(70.) Id. at 4.

(71.) Id.

(72.) See id. at 3.

(73.) See Star & Choplin, supra note 39, at 86-95, 113-26 (discussing the inability of disclosure laws to protect consumers from predatory lending).

(74.) No more fine-print surprises, Consumer Reps.: Money Adviser, Feb. 2011, at 2 (noting survey results).

(75.) See Omri Ben-Shahar & Carl E. Schneider, The Failure of Mandated Disclosure 7-20, 40-55 (Chi. Law Sch. John M. Olin Law & Econ. Working Paper, 2d Series, Paper No. 516, 2010), available at, [http://perma.c C/ZVW7-UKAW].

(76.) See Alces & Hopkins, supra note 10, at 889-893 (discussing "shrouding").

(77.) See also Star & Choplin, supra note 39, at 90-95 (explaining the various predatory practices that are difficult for consumers to understand or digest).

(78.) See Best & Andreasen, supra note 3, at 710-17; Cruz & Hinck, supra note 5, at 673-75.

(79.) Oren Bar-Gill & Elizabeth Warren, Making Credit Safer, 157 U. PA. L. Rev. 1, 22 (2008) (discussing how companies appease only those who complain, while leaving the masses in the dark regarding their potential rights).

(80.) Alces & Hopkins, supra note 10, at 890.

(81.) See generally Morris B. Holbrook & Elizabeth C. Hirschman, The Experiential Aspects of Consumption: Consumer Fantasies, Feelings, and Fun, 9 J. CONSUMER RES. 132 (1982) (discussing the many factors that affect buyer behavior and calling for more research of those considerations); William H. Redmond, Consumer Rationality and Consumer Sovereignty, 58 REV. SOC. ECON. 177 (2000) (discussing how consumer choice is a prime example of suboptimal decision-making).

(82.) See Larry Bates, Administrative Regulation of Terms in Form Contracts: A Comparative Analysis of Consumer Protection, 16 EMORY INT'L L. REV. 1, 29-33 (2002).

(83.) See Adi Ayal, Harmful Freedom of Choice: Lessons from the Cellphone Market, 74 LAW & Contemp. Probs. 91, 91-100 (2011) (discussing how cell phone companies use complexity to take advantage of the consumer); Oren Bar-Gill & Rebecca Stone, Mobile Misperceptions, 23 HARV. J.L. & TECH. 49, 118 (2009) (noting how power plays a role in cellular service contracts "designed to exploit the cognitive biases of many consumers").

(84.) Becher, supra note 40, at 136-78 (discussing consumers' failure to properly assess low-probability risks and the likelihood of future incidents).

(85.) Best & Andreasen, supra note 3, at 730.

(86.) See Bard Tronvoll, Complainer Characteristics When Exit is Closed, 18 INT'L J. OF SERVICE Industry Mgmt 25, 25-51 (2007), available at tm, [] (discussing research regarding characteristics of consumers who complain about their purchases).

(87.) See id. at 32-33.

(88.) Amy J. Schmitz, supra note 1 at 213 (quoting Arthur Best & Alan R. Andreasen, Consumer Response to Unsatisfactory Purchases: A Survey of Perceiving Defects, Voicing Complaints, and Obtaining Redress, 11 L. & SOC'Y REV. 701, 723 (1977)).

(89.) Tronvoll, supra note 86, at 25-36.

(90.) U.S. Gov't Accountability Office, GAO-10-518, Factors Affecting the Financial Literacy of Individuals with Limited English Proficiency 1, 9-10 (2010), available at, [] (reporting the extent to which limited English proficiency--along with income and education--impact financial education, and the ability to make informed judgments and take effective actions regarding contracts and money management).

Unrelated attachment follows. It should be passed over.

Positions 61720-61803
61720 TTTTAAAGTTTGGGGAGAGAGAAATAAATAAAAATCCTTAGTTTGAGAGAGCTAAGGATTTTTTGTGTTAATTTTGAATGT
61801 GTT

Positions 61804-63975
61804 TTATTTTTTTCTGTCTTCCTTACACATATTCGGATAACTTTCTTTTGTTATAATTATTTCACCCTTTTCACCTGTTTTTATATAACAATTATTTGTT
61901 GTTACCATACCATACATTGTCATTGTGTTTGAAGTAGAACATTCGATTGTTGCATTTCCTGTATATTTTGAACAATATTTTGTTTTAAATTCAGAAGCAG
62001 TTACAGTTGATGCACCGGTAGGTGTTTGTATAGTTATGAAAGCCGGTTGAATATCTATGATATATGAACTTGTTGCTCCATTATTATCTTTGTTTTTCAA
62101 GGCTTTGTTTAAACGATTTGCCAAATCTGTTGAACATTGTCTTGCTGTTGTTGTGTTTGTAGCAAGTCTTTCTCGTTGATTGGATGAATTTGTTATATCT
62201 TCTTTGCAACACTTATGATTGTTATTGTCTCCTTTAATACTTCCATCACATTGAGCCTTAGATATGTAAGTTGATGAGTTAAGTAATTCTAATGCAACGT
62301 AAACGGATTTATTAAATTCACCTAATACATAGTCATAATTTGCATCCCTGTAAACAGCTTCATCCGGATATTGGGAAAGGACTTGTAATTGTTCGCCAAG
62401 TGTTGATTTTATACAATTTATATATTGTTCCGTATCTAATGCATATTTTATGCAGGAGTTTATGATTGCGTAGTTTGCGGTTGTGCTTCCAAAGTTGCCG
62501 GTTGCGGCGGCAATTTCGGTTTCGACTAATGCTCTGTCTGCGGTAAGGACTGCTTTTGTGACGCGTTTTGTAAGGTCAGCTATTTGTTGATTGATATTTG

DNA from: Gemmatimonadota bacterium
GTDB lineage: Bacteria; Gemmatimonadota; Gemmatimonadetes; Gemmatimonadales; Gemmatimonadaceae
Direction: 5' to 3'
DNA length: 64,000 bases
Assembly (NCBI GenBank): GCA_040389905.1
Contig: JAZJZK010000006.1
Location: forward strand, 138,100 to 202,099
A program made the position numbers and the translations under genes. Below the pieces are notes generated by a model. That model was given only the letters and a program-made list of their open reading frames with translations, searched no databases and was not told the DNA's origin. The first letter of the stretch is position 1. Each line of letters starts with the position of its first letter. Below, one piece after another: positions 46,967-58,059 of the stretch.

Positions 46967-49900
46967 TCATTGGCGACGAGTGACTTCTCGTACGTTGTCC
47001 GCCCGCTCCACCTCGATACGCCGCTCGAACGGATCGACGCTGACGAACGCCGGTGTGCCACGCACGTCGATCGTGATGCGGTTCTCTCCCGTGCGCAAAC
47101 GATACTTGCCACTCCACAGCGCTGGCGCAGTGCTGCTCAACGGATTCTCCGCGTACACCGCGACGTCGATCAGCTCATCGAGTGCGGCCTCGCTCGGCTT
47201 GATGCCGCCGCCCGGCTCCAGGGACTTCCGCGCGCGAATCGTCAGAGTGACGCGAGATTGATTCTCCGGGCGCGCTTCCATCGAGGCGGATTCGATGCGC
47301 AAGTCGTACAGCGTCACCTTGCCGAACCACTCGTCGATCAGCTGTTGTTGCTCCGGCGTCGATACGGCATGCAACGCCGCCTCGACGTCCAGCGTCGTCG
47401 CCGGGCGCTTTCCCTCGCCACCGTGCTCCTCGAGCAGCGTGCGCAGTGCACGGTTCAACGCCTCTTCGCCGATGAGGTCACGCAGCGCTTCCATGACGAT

(91.) See Speer, supra note 27, at 13-14 (noting mixed evidence).

(92.) See Dimatteo Et Al., supra note 9, at 237-40 (noting biases and discrimination).

(93.) Cf. Devon W. Carbado & Mitu Gulati, Conversations at Work, 79 OR. L. REV. 103, 108-10 (2000) (discussing how minority employees may refrain from complaining due to stereotype concerns).

(94.) Cf id. at 109-22, 133-39.

(95.) See Martin, supra note 59 (discussing consumer scoring).

(96.) See Horton, supra note 32, at 605-09 (noting how contract adherents have no reason to expend time and resources shopping for terms that companies may unilaterally change, while companies feel no pressure to change form procedural terms to suit adherents' preferences).

(97.) Best & Andreasen, supra note 3, at 728-29.

(98.) Eugene J. Kelley, Jr. et al., Offers of Judgment in Class Action Cases: Do Defendants Have a Secret Weapon?, 54 Consumer Fin. L. Q. Rep. 283, 283 (2000); David Hill Koysza, Preventing Defendants from Mooting Class Actions by Picking Off Named Plaintiffs, 53 Duke L.J. 781, 789 (2003).

(99.) See Jeffrey I. Shinder, In Praise of Class Actions, Nat'l L.J., Apr. 5, 2010, at 39 (highlighting how class actions give voice to "little guy" consumers who have been wronged).

(100.) Hill v. Gateway 2000, Inc., 105 F.3d 1147 (7th Cir. 1997); Clayton P. Gillette, Rolling Contracts as an Agency Problem, 2004 Wis. L. Rev. 679, 707 (discussing the Hill v. Gateway).

(101.) Hill, 105 F.3d at 1150-51.

(102.) See Geraldine Szott Moohr, Opting In or Opting Out: The New Legal Process or Arbitration, 11 WASH. U. L.Q. 1087, 1093-97 (1999) (noting how public litigation can stimulate legal development and public debate through recorded opinions).

(103.) Iffy Product? Now a Way to Tell, CONSUMERREPORTS.ORG (Feb. 2011), /february/recalls-and-safety-alerts/iff y-product/index.htm, [] [hereinafter Iffy Product] (highlighting the difficulties of obtaining information regarding complaints and companies' power in blocking information); Trouble with Recalls CONSUMERREPORTS.ORG (Feb. 2011), /february/home-garden/bad-products/ recalls/index.htm, [] (advising consumers to register products to receive recall information).

(104.) See Many miss out, supra note 11.

(105.) Id.

(106.) Iffy Product, supra note 103 (discussing the new database and other technology upgrades contemplated by the CPSC).